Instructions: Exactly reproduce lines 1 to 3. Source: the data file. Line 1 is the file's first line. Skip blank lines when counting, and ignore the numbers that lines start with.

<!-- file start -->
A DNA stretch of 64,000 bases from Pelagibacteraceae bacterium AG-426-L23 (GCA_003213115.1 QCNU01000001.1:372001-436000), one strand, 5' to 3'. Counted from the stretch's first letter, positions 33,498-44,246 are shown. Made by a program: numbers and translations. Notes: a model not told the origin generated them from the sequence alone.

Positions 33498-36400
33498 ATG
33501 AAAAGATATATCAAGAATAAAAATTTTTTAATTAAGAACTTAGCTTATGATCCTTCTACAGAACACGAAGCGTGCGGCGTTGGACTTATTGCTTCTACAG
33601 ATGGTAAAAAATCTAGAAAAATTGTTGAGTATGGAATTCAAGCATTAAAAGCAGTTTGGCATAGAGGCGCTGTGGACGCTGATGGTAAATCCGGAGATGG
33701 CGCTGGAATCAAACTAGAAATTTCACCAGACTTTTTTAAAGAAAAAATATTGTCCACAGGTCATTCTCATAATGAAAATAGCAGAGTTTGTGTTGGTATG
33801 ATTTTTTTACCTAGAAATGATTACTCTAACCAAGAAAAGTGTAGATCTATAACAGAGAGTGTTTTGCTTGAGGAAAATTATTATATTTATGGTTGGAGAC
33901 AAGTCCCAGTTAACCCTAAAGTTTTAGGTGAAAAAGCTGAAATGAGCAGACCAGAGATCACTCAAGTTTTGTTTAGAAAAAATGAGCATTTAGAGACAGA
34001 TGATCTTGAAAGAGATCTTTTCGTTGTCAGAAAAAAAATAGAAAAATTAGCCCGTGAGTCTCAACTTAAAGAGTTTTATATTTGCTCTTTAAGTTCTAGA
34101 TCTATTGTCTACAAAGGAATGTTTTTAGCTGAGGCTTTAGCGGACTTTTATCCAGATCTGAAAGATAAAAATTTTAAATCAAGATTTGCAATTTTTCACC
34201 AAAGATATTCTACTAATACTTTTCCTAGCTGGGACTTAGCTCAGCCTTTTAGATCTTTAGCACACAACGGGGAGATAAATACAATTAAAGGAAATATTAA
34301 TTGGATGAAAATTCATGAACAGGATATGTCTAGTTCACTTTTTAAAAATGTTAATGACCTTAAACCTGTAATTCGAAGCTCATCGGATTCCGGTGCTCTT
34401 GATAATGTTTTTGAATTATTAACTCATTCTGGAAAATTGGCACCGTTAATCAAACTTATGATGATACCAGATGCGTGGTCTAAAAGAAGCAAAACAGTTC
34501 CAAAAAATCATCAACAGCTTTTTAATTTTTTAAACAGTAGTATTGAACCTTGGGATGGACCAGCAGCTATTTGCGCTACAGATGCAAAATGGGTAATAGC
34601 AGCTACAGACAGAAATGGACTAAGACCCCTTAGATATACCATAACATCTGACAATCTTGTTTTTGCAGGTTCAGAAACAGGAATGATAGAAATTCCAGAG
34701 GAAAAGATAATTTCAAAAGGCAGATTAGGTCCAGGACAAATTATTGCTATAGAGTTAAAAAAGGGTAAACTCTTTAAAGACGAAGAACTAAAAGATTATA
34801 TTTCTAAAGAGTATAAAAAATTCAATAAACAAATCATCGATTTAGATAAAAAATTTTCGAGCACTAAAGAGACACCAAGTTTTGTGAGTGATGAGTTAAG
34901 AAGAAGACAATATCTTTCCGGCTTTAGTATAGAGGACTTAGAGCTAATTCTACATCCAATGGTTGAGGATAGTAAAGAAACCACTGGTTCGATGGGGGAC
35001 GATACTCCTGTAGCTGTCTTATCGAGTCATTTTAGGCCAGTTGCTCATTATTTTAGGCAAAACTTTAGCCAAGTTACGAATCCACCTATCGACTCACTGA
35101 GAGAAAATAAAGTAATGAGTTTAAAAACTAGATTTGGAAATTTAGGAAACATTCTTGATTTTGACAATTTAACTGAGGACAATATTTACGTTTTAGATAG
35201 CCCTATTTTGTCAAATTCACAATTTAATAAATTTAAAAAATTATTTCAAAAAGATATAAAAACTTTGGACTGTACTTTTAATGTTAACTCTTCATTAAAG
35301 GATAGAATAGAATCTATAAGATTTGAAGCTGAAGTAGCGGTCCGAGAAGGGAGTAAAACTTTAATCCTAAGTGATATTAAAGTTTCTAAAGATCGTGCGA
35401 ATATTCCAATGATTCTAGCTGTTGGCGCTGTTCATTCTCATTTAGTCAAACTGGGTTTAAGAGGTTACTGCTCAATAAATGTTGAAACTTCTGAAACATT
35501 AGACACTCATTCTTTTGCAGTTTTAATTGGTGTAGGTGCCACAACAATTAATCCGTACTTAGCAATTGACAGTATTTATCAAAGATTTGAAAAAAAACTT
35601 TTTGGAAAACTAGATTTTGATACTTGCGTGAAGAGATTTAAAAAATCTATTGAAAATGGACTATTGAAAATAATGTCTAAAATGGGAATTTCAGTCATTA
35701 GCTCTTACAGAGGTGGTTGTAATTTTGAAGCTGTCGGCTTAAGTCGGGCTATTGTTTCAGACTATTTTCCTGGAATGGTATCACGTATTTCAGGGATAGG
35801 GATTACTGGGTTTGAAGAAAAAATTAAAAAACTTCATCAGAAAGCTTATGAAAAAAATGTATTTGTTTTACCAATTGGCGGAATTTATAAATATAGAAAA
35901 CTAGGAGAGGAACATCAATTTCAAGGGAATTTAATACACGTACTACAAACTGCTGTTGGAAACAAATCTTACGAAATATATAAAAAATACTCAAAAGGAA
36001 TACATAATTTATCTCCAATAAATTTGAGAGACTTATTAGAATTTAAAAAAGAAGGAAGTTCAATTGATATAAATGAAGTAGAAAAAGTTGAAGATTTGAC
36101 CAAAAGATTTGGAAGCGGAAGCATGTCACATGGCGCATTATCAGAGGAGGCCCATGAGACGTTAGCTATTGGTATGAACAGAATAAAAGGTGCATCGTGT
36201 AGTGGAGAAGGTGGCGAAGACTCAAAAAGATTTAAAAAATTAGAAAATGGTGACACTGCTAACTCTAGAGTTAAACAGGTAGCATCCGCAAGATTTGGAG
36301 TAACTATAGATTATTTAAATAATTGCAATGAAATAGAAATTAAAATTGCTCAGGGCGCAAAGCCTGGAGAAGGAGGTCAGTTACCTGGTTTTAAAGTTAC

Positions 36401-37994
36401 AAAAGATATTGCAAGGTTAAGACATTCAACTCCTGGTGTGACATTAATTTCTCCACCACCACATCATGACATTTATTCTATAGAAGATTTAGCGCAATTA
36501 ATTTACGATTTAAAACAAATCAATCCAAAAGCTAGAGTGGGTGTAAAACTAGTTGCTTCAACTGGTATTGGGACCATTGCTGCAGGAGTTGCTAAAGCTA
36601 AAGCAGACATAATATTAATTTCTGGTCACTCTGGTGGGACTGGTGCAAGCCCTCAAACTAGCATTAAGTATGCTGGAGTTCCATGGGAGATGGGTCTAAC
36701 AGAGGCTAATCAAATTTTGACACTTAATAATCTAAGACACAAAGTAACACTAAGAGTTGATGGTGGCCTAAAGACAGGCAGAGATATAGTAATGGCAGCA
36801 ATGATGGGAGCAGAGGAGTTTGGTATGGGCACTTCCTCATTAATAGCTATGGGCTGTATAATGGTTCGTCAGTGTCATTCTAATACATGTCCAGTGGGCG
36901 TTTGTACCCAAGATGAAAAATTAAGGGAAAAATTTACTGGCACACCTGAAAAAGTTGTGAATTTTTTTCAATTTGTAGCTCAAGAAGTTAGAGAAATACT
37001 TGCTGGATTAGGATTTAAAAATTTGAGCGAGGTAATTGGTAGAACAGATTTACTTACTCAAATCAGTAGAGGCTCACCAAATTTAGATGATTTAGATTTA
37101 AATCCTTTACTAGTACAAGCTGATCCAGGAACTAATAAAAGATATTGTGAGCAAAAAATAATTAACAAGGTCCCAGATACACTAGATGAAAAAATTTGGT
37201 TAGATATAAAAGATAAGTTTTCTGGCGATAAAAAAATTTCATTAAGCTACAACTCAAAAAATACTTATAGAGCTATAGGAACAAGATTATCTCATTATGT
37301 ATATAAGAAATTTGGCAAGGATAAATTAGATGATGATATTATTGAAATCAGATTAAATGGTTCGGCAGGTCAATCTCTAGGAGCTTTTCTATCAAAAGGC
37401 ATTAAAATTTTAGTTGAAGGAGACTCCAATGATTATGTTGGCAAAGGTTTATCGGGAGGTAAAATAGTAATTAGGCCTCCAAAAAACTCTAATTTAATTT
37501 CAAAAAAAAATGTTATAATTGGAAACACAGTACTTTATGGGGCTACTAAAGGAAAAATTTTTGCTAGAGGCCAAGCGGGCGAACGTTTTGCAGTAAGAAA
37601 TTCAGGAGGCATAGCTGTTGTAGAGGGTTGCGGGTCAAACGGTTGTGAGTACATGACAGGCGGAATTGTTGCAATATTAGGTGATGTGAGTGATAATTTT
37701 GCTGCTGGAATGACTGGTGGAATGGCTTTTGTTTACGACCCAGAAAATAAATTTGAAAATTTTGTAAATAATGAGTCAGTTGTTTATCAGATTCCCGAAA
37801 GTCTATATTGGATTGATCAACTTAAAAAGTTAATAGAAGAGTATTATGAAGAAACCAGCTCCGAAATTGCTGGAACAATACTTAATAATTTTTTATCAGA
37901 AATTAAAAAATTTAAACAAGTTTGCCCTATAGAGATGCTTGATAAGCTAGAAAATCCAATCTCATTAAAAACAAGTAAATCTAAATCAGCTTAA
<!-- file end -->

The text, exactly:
A DNA stretch of 64,000 bases from Pelagibacteraceae bacterium AG-426-L23 (GCA_003213115.1 QCNU01000001.1:372001-436000), one strand, 5' to 3'. Counted from the stretch's first letter, positions 33,498-44,246 are shown. Made by a program: numbers and translations. Notes: a model not told the origin generated them from the sequence alone.

Positions 33498-36400
33498 ATG